Another significant terror leader linked to the plot who is thought to have been killed is Qureshi, an Uzbek commander from the al Qaeda-linked Islamic Jihad Group, a US intelligence official told The Long War Journal. Qureshi was targeted in a drone strike in North Waziristan on Sept. 8. According to AKI, Qureshi "used to receive foreigners especially the Germans in North Waziristan and then train them and resend them to their country of origins." [See LWJ report, Islamic Jihad Group commander reported killed in Predator strike, for more on Qureshi's death]. The Islamic Jihad Group is a splinter group of the Islamic Movement of Uzbekistan and has numerous German and Turkish members.
Also thought killed in the strike that killed Qureshi are two Britons and eight Germans, The Telegraph reported. One of the Britons, who was originally from Pakistan, was identified as Abdul Jabbar of the district of Jhelum in Punjab province.
Also, unconfirmed reports indicate that Bekkay Harrach, a German national who is based along the Afghan-Pakistani border, may have been killed in the Aug. 23 Predator strike in Danda Darpa Khel, the hub for the al Qaeda-linked Haqqani Network in North Waziristan. Harrach is a German national who is a senior member of al Qaeda's external operations branch.
Uncertainties remain as to scope of plot and terror groups' involvement
The latest reports on the plot appear to downplay its significance as an imminent threat, and to stress the uncertainties at the moment. The Associated Press reports that "U.S. intelligence had heard of the European plot about a month ago and was monitoring the people involved" and states that the US had increased the number of drone strikes in Pakistan in an effort to disrupt the plot. Reflecting the present lack of any clear answers on the issue, however, the AP report goes on to quote an anonymous British official who cautioned that although the drone strikes were believed to have interrupted the planning for the European attacks, "the operation was still considered active."
Looking at the scope of the interrupted plot to attack several European countries simultaneously, it is apparent that for a plan of this size to succeed, operatives with diverse backgrounds would be most useful, in order for them to blend in effectively with the local populations. Al Qaeda planners might draw from the group's various affiliates for this sort of extensive operation: they would likely use Pakistanis for the planned attacks in London, North Africans from al Qaeda in the Islamic Maghreb for the attacks in France, and Germans from the IMU and IJG for the German attacks, for example.
Arrests have been recently made in Europe that may have some connection with this still-unraveling plot.
Yesterday, a US citizen of Algerian origins was arrested in Spain; he is reported to have links with al Qaeda in the Islamic Maghreb. The arrest was made for his allegedly sending large amounts of money to al Qaeda in the Islamic Mahgreb, al Qaeda's affiliate in North Africa. AQIM has an extensive network in France and southern Europe.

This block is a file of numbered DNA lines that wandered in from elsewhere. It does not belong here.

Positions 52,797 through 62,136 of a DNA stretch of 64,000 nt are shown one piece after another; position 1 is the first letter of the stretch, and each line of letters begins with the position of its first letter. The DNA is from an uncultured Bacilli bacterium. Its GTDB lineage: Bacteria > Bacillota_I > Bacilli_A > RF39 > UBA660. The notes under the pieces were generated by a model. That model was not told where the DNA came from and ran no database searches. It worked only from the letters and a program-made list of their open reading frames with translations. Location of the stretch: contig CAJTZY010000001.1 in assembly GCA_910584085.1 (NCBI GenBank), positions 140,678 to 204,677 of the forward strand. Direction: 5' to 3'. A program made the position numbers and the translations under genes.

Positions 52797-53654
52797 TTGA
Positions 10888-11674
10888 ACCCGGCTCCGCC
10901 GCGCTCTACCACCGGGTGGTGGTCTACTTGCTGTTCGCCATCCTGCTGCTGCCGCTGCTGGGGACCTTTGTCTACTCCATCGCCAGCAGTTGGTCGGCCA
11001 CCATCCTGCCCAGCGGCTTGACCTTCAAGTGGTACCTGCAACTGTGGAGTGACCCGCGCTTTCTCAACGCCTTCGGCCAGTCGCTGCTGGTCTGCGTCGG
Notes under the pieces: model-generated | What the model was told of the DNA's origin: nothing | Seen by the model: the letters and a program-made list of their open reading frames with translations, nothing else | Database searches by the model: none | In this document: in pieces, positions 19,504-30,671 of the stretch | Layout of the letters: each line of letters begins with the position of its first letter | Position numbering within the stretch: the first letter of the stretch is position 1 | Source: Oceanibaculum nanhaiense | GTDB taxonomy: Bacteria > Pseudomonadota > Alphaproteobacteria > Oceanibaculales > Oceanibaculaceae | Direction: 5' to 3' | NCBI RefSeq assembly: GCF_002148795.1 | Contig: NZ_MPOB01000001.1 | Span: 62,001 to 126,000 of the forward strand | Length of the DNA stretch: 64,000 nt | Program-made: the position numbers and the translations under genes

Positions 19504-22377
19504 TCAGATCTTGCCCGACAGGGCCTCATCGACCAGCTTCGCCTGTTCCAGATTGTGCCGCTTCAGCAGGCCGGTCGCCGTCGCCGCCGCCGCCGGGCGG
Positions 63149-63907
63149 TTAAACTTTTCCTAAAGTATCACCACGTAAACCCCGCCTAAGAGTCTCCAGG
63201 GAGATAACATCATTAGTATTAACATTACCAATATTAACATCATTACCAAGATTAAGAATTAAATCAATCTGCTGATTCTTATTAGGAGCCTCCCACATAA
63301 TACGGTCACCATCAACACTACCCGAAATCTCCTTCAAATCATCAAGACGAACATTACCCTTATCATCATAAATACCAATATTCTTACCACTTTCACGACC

In July, three men were arrested in Norway for plotting terror attacks in Europe, and more recently, the Norwegian authorities have revealed that one of the three Norwegian suspects, an Iraqi Kurd named Shawan Sadek Saeed Bujak Bujak, has confessed to plotting to attack the Danish newspaper Jyllands-Posten, which had published cartoons of the prophet Mohammed several years ago. The other two suspects are an Uzbek national named David Jakobsen, and a Norwegian citizen of Uighur origins named Mikael Davud, who arrived in Norway in 1999 and apparently was the main planner for the attack. MSNBC notes that Davud had gone to Waziristan at approximately the same time as New York subway plotter Najibullah Zazi, though, according to US officials, they did not meet or train together there.
In Germany, officials remain concerned about possible future terror attacks, in light of information provided by a Sidiqui, the German national of Afghan descent who was arrested by US forces in Afghanistan in July and has been held in Baghram since that time. According to the head of the German federal police, there is "concrete evidence that 70 Islamists from Germany had undergone paramilitary training in terror camps." The German police estimate that over 400 Islamists are currently in Germany, of which perhaps 131 could be potential "offenders."
As the investigation in this unraveling terror plot continues, it has become apparent that much of the planning seems to have been on the radar of the various Western intelligence agencies for weeks and even months. The recent leaks may have forced Western intelligence services and law enforcement agencies to act more quickly than they might otherwise have done to arrest planners and operatives, thus potentially leaving other suspects at large, and other terror plans possibly intact.